University of Tasmania
whole_KilingoAhmadSalum1986_thesis.pdf (6.44 MB)

Nationalization of foreign investments in international law : the experience of selected African countries

Download (6.44 MB)
posted on 2023-05-26, 21:19 authored by Kilingo, Ahmad S(Ahmad Salum)
This work is divided into four broad chapters. The first, discusses historical background to the concept and the rules governing nationalization of foreign-owned property in general, the second chapter deals with the question. of payment of compensation for nationalized foreign-owned property, the third is concerned with the role of foreign investments in African economic development and lastly the fourth chapter is devoted to case studies of nationalization measures in respect of selected African countries. Regarding the rules of international law governing nationalization measures, it is argued in the first chapter that, before the Second World War, when nationalization measures were not popular, international law concerned itself more with general acts of expropriation of private property. Although expropriation is related to the concept of nationalization, the two however, are distinct legal phenomena. It was during the Middle Ages that international law developed rules to regulate expropriation acts. The rules which emerged, required that expropriation be carried out in furtherance of public purpose and upon payment of prompt adequate and effective compensation. This rule is attributed to natural law, the rationale of which is the protection of the \acquired rights\" (droits acquis). After the Second World War when acts of nationalization became popular the same rule developed during the Middle Ages to regulate acts of expropriation was applied to regulate and protect foreign investors from acts of nationalization by the host states. It was therefore claimed that like expropriation nationalization is lawful if it is carried out in furtherance of public purpose and is accompanied by payment of adequate prompt and effective compensation and without discrimination. This principle has been stated in all leading text books in statements issued by foreign offices of capital exporting nations in bilateral commercial treaties in conventions drafted by international agencies in judgments of national courts and in statements issued by foreign offices of capital exporting nations and in statements issued by multinational corporations. Although the requirements of public purpose and non-discrimination have been readily accepted by the international community the rule which requires payment of prompt adequate and effective compensation has received a considerable amount of opposition from capital importing countries. This is so because the norm which requires payment of prompt adequate and effective compensation is inconsistent with the definition of nationalization. Reference of such controversies to international tribunals by deploying concept of diplomatic protection would have been the best way of resolving the conflict. The major obstacle in this regard however is the fact that the concept of diplomatic protection itself has not received a universal acceptance in the international community. The most vocal opponents of this concept are the countries adhering to the concept of national treatment. Because of non-acceptability of traditional norm regarding payment of compensation upon nationalization of foreign-owned property new norms were evolved by nationalizing states."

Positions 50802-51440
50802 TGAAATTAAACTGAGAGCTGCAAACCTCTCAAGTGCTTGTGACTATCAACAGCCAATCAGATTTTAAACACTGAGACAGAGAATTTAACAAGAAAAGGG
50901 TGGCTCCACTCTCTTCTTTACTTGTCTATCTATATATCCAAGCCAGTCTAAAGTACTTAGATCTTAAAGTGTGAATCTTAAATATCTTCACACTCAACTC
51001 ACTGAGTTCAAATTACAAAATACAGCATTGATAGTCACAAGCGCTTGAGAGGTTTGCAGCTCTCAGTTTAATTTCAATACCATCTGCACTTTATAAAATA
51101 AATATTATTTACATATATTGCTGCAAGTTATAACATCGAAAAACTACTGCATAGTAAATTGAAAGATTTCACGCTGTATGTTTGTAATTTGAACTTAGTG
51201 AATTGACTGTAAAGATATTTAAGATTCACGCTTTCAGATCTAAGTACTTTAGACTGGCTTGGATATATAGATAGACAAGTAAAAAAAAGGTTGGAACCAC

Publication status

  • Unpublished

Rights statement

Copyright 1983 the Author - The University is continuing to endeavour to trace the copyright owner(s) and in the meantime this item has been reproduced here in good faith. We would be pleased to hear from the copyright owner(s). Spine title: Nationalization in international law. Bibliography: leaves 161-171. Thesis (LL.M.)--University of Tasmania, 1986

Repository Status

  • Open

Usage metrics

    Thesis collection


    No categories selected


    Ref. manager